“Feeling the Heat: Cuba’s Baseball Heritage,” Aug. 6-Sept. 29, Burbank, CA

Exhibition: August 6-September 29, 2016

Curated by Terry Cannon and Mark Rucker

Cigarette wrapper (known as "manquilla"), ca. 1885.

Cigarette wrapper (known as a “marquilla”), ca. 1885. (Photo courtesy of The Rucker Archive)

Almendares baseball club, 1908. (Photo courtesy of The Rucker Archive)

Almendares baseball club, 1908. (Photo courtesy of The Rucker Archive)

The Baseball Reliquary presents “Feeling the Heat: Cuba’s Baseball Heritage,” an exhibition utilizing photographs, artworks, and artifacts to document aspects of Cuba’s fascinating baseball history, at the Burbank Central Library, 110 N. Glenoaks Blvd., Burbank, California.  Curated by Terry Cannon and Mark Rucker, the exhibition will run from August 6-September 29, 2016.  Library hours are Monday-Thursday, 9:30 a.m.-9:00 p.m.; Friday, 9:30 a.m.-6:00 p.m.; Saturday, 10:00 a.m.-6:00 p.m.; closed Sunday.  For directions, phone (818) 238-5600 during library hours.

Many of the photographs in this exhibition are courtesy of The Rucker Archive, which has collected some of the finest museum-quality pieces from Cuban baseball history.  The following statement is courtesy of Mark Rucker, President and Curator of The Rucker Archive:

Pitcher Conrado "Connie" Marrero with Cienfuegos, 1938.

Pitcher Conrado “Connie” Marrero, Cienfuegos baseball club, ca. 1938.

Baseball in Cuba is tantamount to a religion. This has been true since the game’s inception in the 1870s. Cuban baseball fans also work to retain and protect their historical records whenever possible. This instinctive desire for preservation is continuously at odds with a sauna-like climate that destroys materials over time. To find paper memorabilia of any sort in acceptable condition is difficult, and to find important visual documents in fine condition is almost impossible. It took ten trips to Havana to gather enough material to produce the first pictorial history of the game in Cuba, Smoke: The Romance and Lore of Cuban Baseball, which was co-authored with Peter Bjarkman in 1999.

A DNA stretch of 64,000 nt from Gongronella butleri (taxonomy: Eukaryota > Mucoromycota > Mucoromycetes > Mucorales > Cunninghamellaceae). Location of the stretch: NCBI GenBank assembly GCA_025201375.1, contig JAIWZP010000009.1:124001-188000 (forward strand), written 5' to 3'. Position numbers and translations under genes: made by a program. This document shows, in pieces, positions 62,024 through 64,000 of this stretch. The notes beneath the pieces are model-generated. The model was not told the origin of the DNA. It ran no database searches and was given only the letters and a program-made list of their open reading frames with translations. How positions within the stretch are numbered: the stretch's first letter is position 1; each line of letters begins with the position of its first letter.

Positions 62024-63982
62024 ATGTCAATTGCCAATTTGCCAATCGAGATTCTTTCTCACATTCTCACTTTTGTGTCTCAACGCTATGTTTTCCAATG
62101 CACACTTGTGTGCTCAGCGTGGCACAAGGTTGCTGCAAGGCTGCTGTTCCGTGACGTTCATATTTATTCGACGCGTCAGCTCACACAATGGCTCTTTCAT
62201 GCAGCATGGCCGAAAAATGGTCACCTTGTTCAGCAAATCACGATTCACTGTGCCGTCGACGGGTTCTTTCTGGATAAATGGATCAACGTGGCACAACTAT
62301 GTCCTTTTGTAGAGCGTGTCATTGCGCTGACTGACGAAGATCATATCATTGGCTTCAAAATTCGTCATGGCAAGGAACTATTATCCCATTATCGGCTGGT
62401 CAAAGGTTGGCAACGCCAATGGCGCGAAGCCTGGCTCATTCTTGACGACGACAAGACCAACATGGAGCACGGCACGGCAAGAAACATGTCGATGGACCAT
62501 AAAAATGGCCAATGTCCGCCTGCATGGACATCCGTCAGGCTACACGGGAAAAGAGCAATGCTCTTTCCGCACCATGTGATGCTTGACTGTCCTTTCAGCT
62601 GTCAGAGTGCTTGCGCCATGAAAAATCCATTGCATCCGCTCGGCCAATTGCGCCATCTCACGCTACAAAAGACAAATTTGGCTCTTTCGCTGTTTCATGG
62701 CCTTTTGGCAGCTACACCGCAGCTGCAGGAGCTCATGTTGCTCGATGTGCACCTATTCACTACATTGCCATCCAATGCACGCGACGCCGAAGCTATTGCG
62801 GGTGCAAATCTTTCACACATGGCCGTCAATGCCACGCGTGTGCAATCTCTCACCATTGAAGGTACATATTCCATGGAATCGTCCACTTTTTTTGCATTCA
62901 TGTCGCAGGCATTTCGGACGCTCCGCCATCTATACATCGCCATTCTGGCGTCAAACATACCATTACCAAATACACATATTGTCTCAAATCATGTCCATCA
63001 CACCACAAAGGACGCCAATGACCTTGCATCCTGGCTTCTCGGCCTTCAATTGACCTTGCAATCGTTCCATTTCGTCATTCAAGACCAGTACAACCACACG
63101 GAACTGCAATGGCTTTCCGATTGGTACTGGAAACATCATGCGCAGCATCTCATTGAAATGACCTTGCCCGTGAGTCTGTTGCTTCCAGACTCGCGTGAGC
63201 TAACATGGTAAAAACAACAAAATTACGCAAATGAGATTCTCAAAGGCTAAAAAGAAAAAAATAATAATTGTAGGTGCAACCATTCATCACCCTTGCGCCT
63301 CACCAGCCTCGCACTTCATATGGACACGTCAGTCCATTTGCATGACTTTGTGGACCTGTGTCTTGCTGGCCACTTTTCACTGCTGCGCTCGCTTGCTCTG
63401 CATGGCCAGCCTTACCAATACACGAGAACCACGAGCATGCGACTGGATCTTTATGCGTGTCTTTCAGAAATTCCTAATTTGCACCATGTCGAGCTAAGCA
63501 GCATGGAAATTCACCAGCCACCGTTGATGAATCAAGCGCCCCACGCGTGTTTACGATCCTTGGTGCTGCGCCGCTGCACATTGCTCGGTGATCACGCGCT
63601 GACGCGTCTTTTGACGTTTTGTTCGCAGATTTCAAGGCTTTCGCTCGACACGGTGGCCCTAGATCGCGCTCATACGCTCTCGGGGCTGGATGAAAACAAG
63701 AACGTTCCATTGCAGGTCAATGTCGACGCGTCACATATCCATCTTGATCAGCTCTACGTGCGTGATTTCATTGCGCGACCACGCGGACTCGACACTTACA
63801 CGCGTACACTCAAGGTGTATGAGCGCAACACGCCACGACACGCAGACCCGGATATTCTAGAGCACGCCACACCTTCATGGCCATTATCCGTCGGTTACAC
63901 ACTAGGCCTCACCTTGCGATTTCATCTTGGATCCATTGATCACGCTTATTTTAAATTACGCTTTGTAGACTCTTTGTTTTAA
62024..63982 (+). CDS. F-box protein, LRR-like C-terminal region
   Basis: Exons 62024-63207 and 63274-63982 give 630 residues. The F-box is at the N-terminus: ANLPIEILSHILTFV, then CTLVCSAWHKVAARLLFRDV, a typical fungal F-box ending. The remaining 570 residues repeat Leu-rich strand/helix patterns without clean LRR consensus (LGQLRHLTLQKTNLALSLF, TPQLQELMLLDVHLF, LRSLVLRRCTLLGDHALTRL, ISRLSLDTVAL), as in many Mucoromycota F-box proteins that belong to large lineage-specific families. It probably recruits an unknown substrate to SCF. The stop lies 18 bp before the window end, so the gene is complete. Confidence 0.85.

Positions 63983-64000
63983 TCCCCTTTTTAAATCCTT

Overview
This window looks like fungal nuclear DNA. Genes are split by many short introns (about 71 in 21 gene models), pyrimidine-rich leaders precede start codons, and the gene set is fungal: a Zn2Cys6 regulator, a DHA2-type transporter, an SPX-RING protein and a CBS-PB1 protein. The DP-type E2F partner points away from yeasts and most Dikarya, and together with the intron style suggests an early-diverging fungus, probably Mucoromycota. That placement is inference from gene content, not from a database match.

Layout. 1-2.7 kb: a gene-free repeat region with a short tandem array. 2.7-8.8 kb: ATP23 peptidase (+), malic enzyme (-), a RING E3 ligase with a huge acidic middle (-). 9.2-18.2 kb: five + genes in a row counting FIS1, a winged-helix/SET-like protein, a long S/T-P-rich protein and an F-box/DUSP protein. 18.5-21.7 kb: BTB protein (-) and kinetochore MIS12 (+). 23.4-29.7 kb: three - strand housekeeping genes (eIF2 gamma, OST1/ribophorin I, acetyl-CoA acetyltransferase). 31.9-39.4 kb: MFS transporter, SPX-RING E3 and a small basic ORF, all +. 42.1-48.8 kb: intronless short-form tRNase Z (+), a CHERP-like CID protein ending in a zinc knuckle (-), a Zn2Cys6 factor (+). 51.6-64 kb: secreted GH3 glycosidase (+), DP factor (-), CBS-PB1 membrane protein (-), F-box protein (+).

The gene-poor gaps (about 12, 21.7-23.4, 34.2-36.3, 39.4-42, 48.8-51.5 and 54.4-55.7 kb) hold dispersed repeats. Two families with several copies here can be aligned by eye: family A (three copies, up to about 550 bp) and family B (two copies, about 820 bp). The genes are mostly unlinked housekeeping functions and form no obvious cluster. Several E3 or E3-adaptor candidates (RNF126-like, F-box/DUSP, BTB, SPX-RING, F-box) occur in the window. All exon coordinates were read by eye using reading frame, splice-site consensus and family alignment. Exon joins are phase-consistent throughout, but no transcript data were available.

The 19th century game in Cuba was quite localized and often was used as a means to bait the occupying Spanish, who preferred and attempted to enforce soccer as the national game. These early contestants and the leagues they formed were comprised of mostly lighter-skinned Cubans. This practice began to change quickly at the turn of the 20th century when Cubans with African ancestry joined in the play and boosted the quality and athleticism of the game.

The key and most exciting feature of the early game in Cuba is the interracial nature of the sport. While the United States was mired beneath segregationist laws that concealed the finest black ballplayers from common view, Cuba was booming with the exploits of dark-skinned island stars and American Negro Leaguers alike.

"Baseball on the Malecon" (Photo courtesy of Byron Motley)

“Baseball on the Malecon” (Photo courtesy of Byron Motley)

Baseball in Cuba appears exotic, mysterious, and unknown. Why? The basic reason is that America’s National Pastime was played in a place where Americans were forbidden to visit, after the regime of Fidel Castro was denounced in the U.S. Recent decades have seen tobacco collectors from Europe and baseball collectors from North America buy everything interesting in Cuba that found the light of day. Intrigue, politics, culture wars, imperialism, and sport all play a part in the popularity of Cuban relics. The early cards and memorabilia coming out of Cuba record the visits of America’s black stars of the past, creating an irresistible allure for historians and collectors alike.

It must be recognized, however, that the exciting days of discovery are over. The island of Cuba is about the same size as Florida, and has been raked from end to end by antique dealers and scouts until very little remains. The reason for this can be found in the desperate days in Cuba after the Russians left, when families were forced to sell whatever was of value in order to sustain themselves.

Feeling the Heat: Cuba’s Baseball Heritage is made possible, in part, by a grant from the Los Angeles County Board of Supervisors through the Los Angeles County Arts Commission.

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Various installation views for the exhibition, Feeling the Heat: Cuba’s Baseball Heritage

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